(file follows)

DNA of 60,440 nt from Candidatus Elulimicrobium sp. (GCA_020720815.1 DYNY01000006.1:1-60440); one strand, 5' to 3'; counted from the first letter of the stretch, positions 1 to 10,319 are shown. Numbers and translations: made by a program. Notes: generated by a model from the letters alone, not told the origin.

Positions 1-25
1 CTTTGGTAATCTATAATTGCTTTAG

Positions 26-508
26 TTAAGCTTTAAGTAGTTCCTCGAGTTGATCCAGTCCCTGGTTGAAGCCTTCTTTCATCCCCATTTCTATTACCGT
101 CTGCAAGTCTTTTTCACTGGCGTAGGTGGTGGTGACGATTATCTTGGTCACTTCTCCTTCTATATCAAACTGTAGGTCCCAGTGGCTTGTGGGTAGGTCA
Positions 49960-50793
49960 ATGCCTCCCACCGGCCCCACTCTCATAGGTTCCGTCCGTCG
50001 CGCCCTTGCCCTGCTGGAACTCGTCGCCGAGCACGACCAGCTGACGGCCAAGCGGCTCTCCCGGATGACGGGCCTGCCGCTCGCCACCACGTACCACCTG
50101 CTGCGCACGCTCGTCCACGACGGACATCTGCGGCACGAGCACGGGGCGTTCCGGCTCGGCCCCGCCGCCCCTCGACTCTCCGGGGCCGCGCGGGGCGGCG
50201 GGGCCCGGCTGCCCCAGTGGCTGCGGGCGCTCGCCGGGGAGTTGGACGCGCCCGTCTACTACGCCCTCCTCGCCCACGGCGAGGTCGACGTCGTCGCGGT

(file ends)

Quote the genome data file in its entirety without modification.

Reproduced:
DNA of 60,440 nt from Candidatus Elulimicrobium sp. (GCA_020720815.1 DYNY01000006.1:1-60440); one strand, 5' to 3'; counted from the first letter of the stretch, positions 1 to 10,319 are shown. Numbers and translations: made by a program. Notes: generated by a model from the letters alone, not told the origin.

Positions 1-25
1 CTTTGGTAATCTATAATTGCTTTAG

Positions 26-508
26 TTAAGCTTTAAGTAGTTCCTCGAGTTGATCCAGTCCCTGGTTGAAGCCTTCTTTCATCCCCATTTCTATTACCGT
101 CTGCAAGTCTTTTTCACTGGCGTAGGTGGTGGTGACGATTATCTTGGTCACTTCTCCTTCTATATCAAACTGTAGGTCCCAGTGGCTTGTGGGTAGGTCA
Positions 49960-50793
49960 ATGCCTCCCACCGGCCCCACTCTCATAGGTTCCGTCCGTCG
50001 CGCCCTTGCCCTGCTGGAACTCGTCGCCGAGCACGACCAGCTGACGGCCAAGCGGCTCTCCCGGATGACGGGCCTGCCGCTCGCCACCACGTACCACCTG
50101 CTGCGCACGCTCGTCCACGACGGACATCTGCGGCACGAGCACGGGGCGTTCCGGCTCGGCCCCGCCGCCCCTCGACTCTCCGGGGCCGCGCGGGGCGGCG
50201 GGGCCCGGCTGCCCCAGTGGCTGCGGGCGCTCGCCGGGGAGTTGGACGCGCCCGTCTACTACGCCCTCCTCGCCCACGGCGAGGTCGACGTCGTCGCGGT